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What is the recommended way of trying out the new Thunderbird 60 release on Ubuntu 18.04? I see several options:

  • simply download the prebuilt package from https://www.thunderbird.net/. Will it use my existing profile or does it expect some other path?
  • install some PPA (which one?)
  • install some snap or flatpak version (how to get my existing profile into it?)
  • something else?

However, I would like to use my existing profile for testing, so I won't have to recreate the whole configuration. In addition I would like to be able to easily revert in case it does not work for me. Of course I will backup my profile before, just thought I should mention this.

Best would be if I could switch easily between the two versions for some time.

5

You can just download the newest version here https://www.thunderbird.net/en-US/thunderbird/all/ Unpack it to a folder and click on executable "thunderbird". For me it found my profile automatically and I was able to have a look at the new version.

My old installation is not affected in anyway.

2
  • Yeah, but this method won't automatically update or upgrade... Of course, that wouldn't actually be a problem if Canonical actually offered the Thunderbird 60 upgrade in Ubuntu - but we all know how obsessed with outdated software Canonical is. – Gregory Opera Sep 5 '18 at 8:24
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    @GregoryOpera comments ideally relate to improving answers, so this is a bit off topic. That said, the development release of Ubuntu is essentially synced with Debian Sid/unstable which has 60 in it. You can see from merges.ubuntu.com/t/thunderbird that the automatic merge failed and needs some manual work. You may want to read wiki.ubuntu.com/UbuntuDevelopment/Merging to better understand how things work. – wxl Sep 6 '18 at 17:06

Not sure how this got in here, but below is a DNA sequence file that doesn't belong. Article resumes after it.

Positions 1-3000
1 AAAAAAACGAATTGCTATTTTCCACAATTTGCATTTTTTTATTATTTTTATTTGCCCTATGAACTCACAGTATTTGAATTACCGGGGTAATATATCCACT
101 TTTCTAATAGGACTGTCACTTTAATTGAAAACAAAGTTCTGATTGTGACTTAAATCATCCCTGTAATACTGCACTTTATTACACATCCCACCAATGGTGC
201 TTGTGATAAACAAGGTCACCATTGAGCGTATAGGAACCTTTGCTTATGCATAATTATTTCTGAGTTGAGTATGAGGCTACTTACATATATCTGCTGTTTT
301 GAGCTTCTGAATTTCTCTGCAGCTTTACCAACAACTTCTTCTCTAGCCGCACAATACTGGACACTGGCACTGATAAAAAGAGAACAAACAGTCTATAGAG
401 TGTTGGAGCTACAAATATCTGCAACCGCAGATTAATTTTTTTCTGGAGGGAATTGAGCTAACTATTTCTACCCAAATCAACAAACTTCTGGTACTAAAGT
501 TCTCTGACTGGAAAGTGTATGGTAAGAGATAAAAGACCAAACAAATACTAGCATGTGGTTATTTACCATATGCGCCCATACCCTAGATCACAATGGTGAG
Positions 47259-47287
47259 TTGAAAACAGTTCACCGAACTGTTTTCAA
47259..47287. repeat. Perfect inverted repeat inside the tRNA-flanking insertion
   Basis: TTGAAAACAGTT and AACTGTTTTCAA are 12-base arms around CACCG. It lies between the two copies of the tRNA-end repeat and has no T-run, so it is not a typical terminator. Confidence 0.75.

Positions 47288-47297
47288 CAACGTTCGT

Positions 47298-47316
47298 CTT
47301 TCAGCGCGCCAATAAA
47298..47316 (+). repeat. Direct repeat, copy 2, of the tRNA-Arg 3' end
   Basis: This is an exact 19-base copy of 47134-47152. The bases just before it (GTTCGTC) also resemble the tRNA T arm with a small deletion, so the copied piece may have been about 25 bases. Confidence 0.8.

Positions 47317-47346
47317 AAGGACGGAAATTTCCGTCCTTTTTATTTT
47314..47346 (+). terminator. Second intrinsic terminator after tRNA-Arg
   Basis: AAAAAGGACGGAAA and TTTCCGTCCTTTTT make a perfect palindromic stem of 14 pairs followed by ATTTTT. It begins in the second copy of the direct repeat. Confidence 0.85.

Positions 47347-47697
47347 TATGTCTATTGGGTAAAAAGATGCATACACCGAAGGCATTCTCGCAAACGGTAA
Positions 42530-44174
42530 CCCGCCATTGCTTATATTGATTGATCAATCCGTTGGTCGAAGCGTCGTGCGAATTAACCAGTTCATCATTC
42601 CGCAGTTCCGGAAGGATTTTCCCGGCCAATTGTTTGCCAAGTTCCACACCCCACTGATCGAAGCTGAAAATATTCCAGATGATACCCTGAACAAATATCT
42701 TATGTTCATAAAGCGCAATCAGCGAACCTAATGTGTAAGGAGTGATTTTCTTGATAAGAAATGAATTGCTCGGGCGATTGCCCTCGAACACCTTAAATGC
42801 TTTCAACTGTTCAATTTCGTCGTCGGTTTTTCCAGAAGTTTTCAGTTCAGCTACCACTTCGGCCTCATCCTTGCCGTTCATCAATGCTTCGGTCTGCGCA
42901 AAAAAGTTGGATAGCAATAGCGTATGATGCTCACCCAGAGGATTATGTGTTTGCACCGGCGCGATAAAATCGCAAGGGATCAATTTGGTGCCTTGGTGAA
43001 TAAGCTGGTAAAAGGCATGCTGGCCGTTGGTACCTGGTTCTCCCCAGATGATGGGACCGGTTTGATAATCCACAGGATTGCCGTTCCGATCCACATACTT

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Also, if you want your launcher to launch thunderbird 60 instead of 52, you will need to change the launcher path from thunderbird %u to wherever you saved it. In my case I saved it in ~/.local/share/ so my overall path was /home/username/.local/share/thunderbird/thunderbird

sudo nano /usr/share/applications/thunderbird.desktop

Find Exec=thunderbird %u and change to Exec=/whereyousavedit/thunderbird %u

Then it will work perfectly. I'm assuming I will need to undo this once thunderbird 60 comes out in the repo, but this works for now.

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    I don't advise you on changing system files, even if only a .desktop since it can lead you to have this file to not be normally updated by apt. Instead you can copy the file to ~/.local/share/applications/thunderbird.desktop and make the changes there. Also, following the FHS (just for easiness of maintenance), the best place to have non-system installed software would be /usr/local, /opt or ~/opt. For reference: howtogeek.com/117435/… – fboaventura Sep 17 '18 at 15:33
  • If you want to improve another answer please suggest an edit to it. If you want present a partial alternative please repeat or quote the parts that are the same (in case the original answer changes) and highlight the differences. In any case please don’t create a new incomplete answer! Thank you. – David Foerster Sep 17 '18 at 22:20
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Thunderbird 60 is now available in the snap store https://snapcraft.io/thunderbird

It's still flagged as edge so you need to issue the following command to install it:

sudo snap install thunderbird --edge
0

The best option still is to download Thunderbird debian package from here: https://packages.debian.org/sid/amd64/thunderbird/download So you still be able to remove it at any time or upgrade with Ubuntu package when it will be available. Snap is crap. Don't use it.

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You can install it from the official PPA maintained by the Mozilla Team (you don't need to remove the currently-installed version of Thunderbird).

To upgrade currently installed package:

sudo add-apt-repository ppa:mozillateam/ppa
sudo apt upgrade

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